WHAT TO LIKE
Bush has the multi-dimensional skills that fit the idea of West Virginia's spread passing attack -- at least the one that was in play during the first couple of seasons of the Dana Holgorsen era. Tevin Bush has long listed Tavon Austin as his idol and role model for play on the field, and he resembles the former Mountaineer and current NFL star in both build and style of game. Bush has played both running back and wide receiver for Landry-Walker High School, and would appear to be capable of sliding into a similar role for WVU.
"Watching him, I knew that there was something that he did that I could do," Bush told NOLA.when describing the way he latched on to Austin. "I just crafted myself and worked on everything that he does and try to perfect it just as he did."
Of course, expecting him to match Austin's achievements is totally unfair, and that's the danger of any such comparison. However, in watching his game, the similarity is clear. He's a quick stop and start runner who makes excellent breaks and cuts, but the thing that really impresses is his determination to get upfield as quickly as possible after making a move. Some shifty players get caught up in making too many moves and fail to press for more yardage, but that's not a problem with Bush. He is decisive with the ball, and when he does get north and south he explodes, and typically outruns most defenders.
Bush's ability to catch the ball is also an important factor. most of his highlights show slot screens and other short passes, although he does have the straightline speed to get downfield. He showed off excellent hands on one diving catch for a deep ball. He's also familiar with the may ways a player of his abilities can get the ball in a spread offense. From zone reads, to option tosses to jet sweeps to screens, he handles them all smootly.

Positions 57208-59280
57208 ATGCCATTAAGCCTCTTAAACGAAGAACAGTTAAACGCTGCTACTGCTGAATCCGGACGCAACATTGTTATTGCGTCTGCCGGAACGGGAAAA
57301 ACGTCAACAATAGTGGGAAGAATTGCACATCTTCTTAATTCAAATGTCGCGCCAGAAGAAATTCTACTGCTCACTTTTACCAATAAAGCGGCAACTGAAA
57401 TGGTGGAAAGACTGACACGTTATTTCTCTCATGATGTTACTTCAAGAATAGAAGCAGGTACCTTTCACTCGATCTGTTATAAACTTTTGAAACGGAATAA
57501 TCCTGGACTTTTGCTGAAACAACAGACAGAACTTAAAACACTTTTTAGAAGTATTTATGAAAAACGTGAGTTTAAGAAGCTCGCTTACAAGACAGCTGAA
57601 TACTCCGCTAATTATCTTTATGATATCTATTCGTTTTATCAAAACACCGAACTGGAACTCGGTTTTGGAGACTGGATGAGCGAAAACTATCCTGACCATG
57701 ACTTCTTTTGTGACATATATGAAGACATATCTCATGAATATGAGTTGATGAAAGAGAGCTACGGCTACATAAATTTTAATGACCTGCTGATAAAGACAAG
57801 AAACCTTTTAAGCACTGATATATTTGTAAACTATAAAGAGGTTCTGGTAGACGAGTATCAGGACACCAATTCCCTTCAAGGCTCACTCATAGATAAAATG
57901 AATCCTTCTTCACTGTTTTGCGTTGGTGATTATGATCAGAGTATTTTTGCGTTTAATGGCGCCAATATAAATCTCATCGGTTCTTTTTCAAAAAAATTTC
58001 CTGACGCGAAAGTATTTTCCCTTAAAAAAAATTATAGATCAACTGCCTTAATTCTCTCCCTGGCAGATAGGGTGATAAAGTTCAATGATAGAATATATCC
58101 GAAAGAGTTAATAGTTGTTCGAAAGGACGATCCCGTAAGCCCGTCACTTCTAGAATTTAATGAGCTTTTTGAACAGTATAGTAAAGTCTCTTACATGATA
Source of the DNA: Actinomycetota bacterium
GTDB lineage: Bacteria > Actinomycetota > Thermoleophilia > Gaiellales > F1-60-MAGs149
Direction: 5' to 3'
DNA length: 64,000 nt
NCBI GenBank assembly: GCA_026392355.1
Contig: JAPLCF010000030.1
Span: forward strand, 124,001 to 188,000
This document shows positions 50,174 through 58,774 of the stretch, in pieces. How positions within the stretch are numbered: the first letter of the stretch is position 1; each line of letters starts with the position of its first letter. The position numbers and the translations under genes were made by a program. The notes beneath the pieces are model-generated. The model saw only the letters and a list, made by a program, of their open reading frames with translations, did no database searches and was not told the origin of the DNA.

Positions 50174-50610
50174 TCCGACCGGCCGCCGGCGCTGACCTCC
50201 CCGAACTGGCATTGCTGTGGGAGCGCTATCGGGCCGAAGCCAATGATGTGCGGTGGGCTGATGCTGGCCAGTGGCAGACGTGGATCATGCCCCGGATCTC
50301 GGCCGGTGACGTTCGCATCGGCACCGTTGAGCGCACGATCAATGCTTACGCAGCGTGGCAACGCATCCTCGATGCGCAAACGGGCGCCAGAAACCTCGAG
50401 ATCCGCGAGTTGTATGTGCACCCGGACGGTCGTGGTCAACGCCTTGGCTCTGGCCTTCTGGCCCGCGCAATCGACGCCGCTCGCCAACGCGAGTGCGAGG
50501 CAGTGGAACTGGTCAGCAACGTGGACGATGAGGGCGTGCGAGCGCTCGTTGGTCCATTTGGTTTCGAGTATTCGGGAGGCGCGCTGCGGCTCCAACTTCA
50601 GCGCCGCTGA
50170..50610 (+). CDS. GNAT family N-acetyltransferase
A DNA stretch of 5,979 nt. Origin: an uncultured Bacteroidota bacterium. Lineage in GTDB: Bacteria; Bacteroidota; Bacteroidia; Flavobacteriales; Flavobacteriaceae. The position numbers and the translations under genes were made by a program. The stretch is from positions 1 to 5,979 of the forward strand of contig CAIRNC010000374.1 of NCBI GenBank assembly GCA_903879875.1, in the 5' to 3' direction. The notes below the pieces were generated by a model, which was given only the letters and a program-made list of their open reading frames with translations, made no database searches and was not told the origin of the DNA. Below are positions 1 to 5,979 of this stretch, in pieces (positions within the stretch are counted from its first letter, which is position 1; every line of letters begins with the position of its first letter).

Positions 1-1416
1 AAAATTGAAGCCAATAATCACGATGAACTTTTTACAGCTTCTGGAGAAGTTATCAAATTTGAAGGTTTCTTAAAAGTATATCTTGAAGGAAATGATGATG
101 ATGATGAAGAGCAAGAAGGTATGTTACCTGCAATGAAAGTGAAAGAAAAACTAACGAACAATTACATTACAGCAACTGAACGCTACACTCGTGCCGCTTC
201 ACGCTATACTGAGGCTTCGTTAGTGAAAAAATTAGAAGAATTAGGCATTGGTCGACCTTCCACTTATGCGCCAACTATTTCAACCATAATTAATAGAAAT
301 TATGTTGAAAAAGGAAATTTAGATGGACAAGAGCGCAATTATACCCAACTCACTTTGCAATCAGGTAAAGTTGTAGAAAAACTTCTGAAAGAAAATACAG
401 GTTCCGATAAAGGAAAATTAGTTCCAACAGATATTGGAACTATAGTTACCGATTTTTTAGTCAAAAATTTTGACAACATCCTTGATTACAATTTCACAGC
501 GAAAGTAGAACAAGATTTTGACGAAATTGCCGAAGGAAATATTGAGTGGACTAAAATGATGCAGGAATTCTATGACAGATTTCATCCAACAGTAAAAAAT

Bush's size is the obvious factor that has kept some recruiters cautious. Of course, he's not built to be a power back in an I-formation ground game or an outside receiver that runs posts and deep routes all day, so there are some schools that would not be interested. However, for any team looking for a dynamic runner that can make people miss, he would seem to be a logical recruiting target. Worries about wear and tear are also an item that factors in, but that's something that can't truly be determined until he begins taking college hits.
The transition from high school to college is especially crucial for players such as Bush. Can he continue to make players miss, avoid big hits and gain yardage? This is by no means a given -- witness recent WVU transfer Jacky Marcellus, who had similar talents and abilities in high school, but was never able to transfer those to the Big 12. Of course, just as comparisons to Austin don't mean Bush will follow his achievements, neither do any with Marcellus. It's just to point out that players who make their living outrunning or juking others to the ground one one level have a different challenge when they move on to Division I.
Is Bush good enough to help spin WVU's offense back in the direction of the more open and quick-firing passing attack that was sparked by Austin, Geno Smith and Stedman Bailey? Fortunately, the answer to that doesn't have to be 100% yes. Holgorsen has shown the ability to adapt his attack to the strengths of the players on the team, moving from that aerial show to more running over the past couple of years. He's not married to any one approach, which should allow Bush to show his strengths. If they are good enough, the framework of the offense is there for him to thrive.
Paired with a big outside receiver who is a downfield threat, and a strongly-built runner who can thrive in traffic, Bush could certainly be one of the building blocks of future Mountaineer attacks. Certainly, he will get a ton of attention in the weight room to help armor his frame, but he's already shown the ability to thrive against players bigger than he.